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M. DE TOCQUEVILLE is one of the greatest of the political philosophers of the present day. Alone of all his contemporaries, his best works will bear a comparison with those of Machiavelli and Bacon. Less caustic and condensed than Tacitus, less imaginative and eloquent than Burke, he possesses the calm judgment, the discriminating eye, and the just reflection, which have immortalised the Florentine statesman and the English philosopher. Born and bred in the midst of the vehement strife of parties in his own country, placed midway, as it were, between the ruins of feudal and the reconstruction of modern society in France, he has surveyed the contest with an impartial gaze. He has brought to the examination of republican institutions, in the United States, the eye of calm reason and the powers of philosophic reflection. The war-cries, the illusions, the associations of neither party have been able to disturb his steady mind. Though descended of an ancient family, he is not bigoted in favour of the old régime; though belonging to a profession where strenuous efforts can alone insure success, he is not blind to the dangers of the new order of things. The feudal ages, with their dignified manners, glorious episodes, and heartstirring recollections, are not lost upon him, but they have not closed his eyes to the numerous evils which they brought in their train. Modern times, with their general activity, vast achievements, and boundless anticipations, have produced their full effect on his thoughtful mind; but they have not rendered him insensible to the perils with which they are fraught. He is a Burke without his imagination—a Machiavelli without his crimes.

M. de Tocqueville, it is well known, is a firm believer in the progress of society to a general system of equality and popular government. He thinks that, for better or for worse, this tendency is inevitable ; that all efforts to resist it are vain, and that true wisdom consists in accommodating ourselves to the new order of things, and making the transition with as little confusion and individual distress as may be. America he considers as the type of what Europe is to become ; though he has grievous misgivings as to the final result of such a prostration of the great interests of society as has there taken place, and is too well-read a scholar not to know that it was in the institutions of the Byzantine empire that a similar levelling resulted in ancient times. But being thus a devout believer, if not in the doctrine of perfectibility, at least in that of ceaseless progress towards democracy, his opinions are of the highest value when he portrays the perils with which the new order of things is attended. Alone of all the moderns, he has fixed the public attention upon the real danger of purely republican institutions; he first has discerned, in their working in America, where it is that the lasting peril is to be apprehended. Passing by the bloodshed, suffering, and confiscations with which the transition from aristocratic ascendency to demo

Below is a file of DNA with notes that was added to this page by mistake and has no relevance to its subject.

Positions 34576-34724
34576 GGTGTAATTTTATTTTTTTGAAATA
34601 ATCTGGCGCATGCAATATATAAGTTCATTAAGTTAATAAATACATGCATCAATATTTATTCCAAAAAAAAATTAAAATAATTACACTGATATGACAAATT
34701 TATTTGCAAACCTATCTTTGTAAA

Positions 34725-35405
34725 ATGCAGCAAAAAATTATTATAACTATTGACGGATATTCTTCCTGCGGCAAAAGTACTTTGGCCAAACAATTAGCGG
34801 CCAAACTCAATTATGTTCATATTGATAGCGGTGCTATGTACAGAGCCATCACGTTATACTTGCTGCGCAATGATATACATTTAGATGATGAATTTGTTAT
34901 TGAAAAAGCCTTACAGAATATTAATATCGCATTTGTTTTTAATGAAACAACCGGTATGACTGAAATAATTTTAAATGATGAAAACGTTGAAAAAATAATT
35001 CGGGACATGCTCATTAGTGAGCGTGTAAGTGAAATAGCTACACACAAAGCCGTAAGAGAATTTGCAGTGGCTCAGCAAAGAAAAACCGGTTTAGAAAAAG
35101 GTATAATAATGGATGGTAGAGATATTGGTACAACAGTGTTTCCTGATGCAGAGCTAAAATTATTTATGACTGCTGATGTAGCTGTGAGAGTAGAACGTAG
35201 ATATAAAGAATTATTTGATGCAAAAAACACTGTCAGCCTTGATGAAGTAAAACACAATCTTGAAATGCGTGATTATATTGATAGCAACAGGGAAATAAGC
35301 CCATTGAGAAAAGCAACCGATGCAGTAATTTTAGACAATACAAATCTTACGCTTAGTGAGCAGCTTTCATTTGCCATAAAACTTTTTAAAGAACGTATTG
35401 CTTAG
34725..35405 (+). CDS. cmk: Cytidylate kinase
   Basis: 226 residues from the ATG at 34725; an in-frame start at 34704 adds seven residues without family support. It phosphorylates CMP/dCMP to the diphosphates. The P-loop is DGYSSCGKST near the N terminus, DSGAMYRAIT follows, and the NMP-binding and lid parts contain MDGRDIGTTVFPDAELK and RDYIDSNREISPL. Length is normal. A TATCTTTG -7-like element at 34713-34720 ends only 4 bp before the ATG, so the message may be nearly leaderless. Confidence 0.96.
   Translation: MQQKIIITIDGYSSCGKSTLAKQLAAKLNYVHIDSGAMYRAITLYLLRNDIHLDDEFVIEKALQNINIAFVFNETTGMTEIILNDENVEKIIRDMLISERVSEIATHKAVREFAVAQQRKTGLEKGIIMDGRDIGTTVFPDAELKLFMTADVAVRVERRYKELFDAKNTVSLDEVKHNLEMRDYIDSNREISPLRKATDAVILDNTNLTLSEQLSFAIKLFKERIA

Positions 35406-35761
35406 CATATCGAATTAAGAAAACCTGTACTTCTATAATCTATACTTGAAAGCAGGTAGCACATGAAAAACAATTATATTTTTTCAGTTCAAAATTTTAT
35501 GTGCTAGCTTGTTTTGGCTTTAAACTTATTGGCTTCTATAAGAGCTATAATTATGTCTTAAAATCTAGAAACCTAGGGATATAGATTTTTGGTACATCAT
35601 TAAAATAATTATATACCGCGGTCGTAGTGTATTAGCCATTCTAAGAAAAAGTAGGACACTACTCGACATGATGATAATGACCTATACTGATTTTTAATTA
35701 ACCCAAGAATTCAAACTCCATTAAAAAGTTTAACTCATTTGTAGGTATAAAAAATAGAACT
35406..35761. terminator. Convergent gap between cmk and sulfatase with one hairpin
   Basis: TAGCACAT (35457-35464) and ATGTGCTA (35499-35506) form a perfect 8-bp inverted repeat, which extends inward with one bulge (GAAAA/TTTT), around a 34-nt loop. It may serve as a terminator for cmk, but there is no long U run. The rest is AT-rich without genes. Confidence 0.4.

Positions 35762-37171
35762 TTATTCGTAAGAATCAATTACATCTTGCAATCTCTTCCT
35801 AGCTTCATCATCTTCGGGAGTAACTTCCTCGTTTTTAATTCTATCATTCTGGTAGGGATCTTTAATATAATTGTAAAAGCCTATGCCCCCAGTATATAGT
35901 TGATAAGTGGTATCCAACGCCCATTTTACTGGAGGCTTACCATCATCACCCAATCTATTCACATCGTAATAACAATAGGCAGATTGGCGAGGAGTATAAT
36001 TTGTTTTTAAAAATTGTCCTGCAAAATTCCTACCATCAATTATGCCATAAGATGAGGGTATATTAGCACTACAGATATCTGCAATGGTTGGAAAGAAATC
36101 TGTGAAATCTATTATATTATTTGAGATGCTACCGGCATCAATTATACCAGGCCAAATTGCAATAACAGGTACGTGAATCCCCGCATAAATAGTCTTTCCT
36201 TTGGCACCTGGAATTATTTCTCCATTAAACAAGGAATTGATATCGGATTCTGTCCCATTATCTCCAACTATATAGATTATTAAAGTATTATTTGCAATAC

power is necessarily attended, he has examined with a scrutinising eye the practical working of the latter system in the United States, where it had been long established and was in pacific undisputed sovereignty. He has demonstrated that, in such circumstances, it is not the weakness but the strength of the ruling power in the state which is the great danger ; and that the many-headed despot, acting by means of a subservient press and servile juries, speedily becomes as formidable to real freedom as ever Eastern sultaun with his despotic power and armed guards has proved.

The works of this very eminent writer, however, are by no means of equal merit